State v. Smith

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Smith was arrested after a string of break-ins at Sedalia businesses and was charged with one count of first-degree burglary, four counts of second-degree burglary, four counts of felony stealing, and one count of property destruction and resisting arrest. For the first-degree burglary charge, the jury was instructed on the charged offense and the lesser included offense of second-degree burglary. The trial court refused Smith’s request for an additional instruction on first-degree trespass. Smith also requested the trespass instruction for each of the second-degree burglary charges, but the trial court refused to give the instruction for three of the four charges. The jury found Smith guilty of all charged offenses. The Missouri Supreme Court reversed in part. The trial court erred when it refused to give an instruction for first-degree trespass for the charged burglary offenses. Additionally, because the enhancement provisions of RSMo section 570.030.32 do not apply to the definition of stealing in section 570.030.1, Smith’s felony stealing convictions must be reversed and remanded for resentencing as misdemeanors. The court rejected Smith’s claim that the trial court lacked subject matter jurisdiction to convict him for allegedly burglarizing the U.S. Post Office. View "State v. Smith" on Justia Law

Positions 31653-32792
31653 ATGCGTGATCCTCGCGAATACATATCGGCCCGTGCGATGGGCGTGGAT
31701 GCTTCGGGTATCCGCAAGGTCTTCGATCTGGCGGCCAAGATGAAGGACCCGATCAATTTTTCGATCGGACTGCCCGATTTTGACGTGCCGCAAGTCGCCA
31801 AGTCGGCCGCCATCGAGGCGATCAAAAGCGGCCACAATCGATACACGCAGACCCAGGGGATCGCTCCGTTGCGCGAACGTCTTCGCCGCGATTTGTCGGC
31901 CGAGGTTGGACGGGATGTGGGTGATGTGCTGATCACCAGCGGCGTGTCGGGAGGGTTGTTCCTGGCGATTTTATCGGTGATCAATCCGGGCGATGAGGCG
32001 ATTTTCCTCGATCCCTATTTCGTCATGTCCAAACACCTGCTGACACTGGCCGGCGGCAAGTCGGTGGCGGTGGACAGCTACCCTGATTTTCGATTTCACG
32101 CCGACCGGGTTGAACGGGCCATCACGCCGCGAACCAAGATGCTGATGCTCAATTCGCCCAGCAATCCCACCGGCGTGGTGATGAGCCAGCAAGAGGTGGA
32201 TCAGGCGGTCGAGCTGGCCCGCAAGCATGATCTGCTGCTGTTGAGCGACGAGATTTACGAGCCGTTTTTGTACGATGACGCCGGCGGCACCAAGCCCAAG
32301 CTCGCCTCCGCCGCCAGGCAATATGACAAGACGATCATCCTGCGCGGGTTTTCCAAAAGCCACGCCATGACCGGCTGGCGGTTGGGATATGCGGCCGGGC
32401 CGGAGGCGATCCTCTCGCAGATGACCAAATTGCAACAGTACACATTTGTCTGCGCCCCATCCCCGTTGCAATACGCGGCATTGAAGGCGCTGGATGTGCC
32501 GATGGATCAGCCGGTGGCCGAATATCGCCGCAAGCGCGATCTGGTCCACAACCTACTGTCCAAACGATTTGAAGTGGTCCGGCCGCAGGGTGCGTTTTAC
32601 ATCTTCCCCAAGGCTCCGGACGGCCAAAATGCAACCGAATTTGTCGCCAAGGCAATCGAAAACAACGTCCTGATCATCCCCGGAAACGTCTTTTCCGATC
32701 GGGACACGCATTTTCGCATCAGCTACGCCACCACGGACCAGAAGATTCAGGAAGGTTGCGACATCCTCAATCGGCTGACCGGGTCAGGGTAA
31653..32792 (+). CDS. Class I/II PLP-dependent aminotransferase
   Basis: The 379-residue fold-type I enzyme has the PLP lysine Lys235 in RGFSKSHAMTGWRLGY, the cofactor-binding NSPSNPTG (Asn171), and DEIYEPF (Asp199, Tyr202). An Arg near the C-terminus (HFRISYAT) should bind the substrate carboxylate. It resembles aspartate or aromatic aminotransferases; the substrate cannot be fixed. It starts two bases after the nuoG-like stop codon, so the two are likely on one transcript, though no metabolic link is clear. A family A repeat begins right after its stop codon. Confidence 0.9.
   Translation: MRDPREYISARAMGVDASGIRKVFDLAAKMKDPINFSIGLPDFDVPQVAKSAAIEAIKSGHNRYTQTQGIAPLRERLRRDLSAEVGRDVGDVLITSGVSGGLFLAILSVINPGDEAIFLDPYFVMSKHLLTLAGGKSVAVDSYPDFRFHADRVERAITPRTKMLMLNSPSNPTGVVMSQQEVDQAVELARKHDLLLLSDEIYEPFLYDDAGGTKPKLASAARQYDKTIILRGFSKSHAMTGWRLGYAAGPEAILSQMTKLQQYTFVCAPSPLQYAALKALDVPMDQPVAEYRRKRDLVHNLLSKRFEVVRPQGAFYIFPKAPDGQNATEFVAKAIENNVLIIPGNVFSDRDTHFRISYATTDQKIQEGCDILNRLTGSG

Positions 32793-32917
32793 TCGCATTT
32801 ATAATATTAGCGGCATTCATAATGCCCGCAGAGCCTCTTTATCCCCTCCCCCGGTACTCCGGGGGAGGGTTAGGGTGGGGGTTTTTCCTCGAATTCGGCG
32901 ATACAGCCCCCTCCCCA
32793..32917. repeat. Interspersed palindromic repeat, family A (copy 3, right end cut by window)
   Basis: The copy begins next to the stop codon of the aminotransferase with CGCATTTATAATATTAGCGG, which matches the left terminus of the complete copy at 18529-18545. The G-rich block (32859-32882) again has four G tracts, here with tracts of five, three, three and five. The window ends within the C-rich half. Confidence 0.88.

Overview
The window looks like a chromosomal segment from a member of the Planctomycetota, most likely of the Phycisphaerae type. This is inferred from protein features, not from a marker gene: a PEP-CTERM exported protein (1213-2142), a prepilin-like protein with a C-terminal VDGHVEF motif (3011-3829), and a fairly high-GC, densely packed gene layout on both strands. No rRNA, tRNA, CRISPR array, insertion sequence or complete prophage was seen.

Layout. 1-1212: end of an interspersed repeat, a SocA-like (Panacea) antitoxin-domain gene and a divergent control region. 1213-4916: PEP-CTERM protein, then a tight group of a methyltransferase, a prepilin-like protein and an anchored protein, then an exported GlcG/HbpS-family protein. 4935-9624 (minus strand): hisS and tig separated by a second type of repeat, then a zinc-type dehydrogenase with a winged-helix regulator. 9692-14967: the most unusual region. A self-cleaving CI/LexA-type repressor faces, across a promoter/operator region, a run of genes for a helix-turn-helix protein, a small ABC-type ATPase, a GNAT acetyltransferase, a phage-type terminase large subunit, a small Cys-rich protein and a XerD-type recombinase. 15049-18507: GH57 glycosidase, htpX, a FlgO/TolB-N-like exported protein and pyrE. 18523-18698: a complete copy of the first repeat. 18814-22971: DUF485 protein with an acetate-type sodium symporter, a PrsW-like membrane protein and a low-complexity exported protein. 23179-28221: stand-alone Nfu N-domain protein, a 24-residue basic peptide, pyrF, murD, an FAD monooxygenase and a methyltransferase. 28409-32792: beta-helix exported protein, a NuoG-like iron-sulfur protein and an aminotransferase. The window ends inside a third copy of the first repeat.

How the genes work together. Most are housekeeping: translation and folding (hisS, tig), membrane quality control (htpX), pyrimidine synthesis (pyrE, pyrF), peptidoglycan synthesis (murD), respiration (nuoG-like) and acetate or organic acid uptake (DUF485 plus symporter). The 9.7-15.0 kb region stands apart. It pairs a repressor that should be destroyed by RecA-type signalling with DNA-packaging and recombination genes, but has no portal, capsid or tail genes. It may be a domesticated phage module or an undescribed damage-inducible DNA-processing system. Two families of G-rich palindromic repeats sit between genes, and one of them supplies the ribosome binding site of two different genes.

Posted in: Criminal Law

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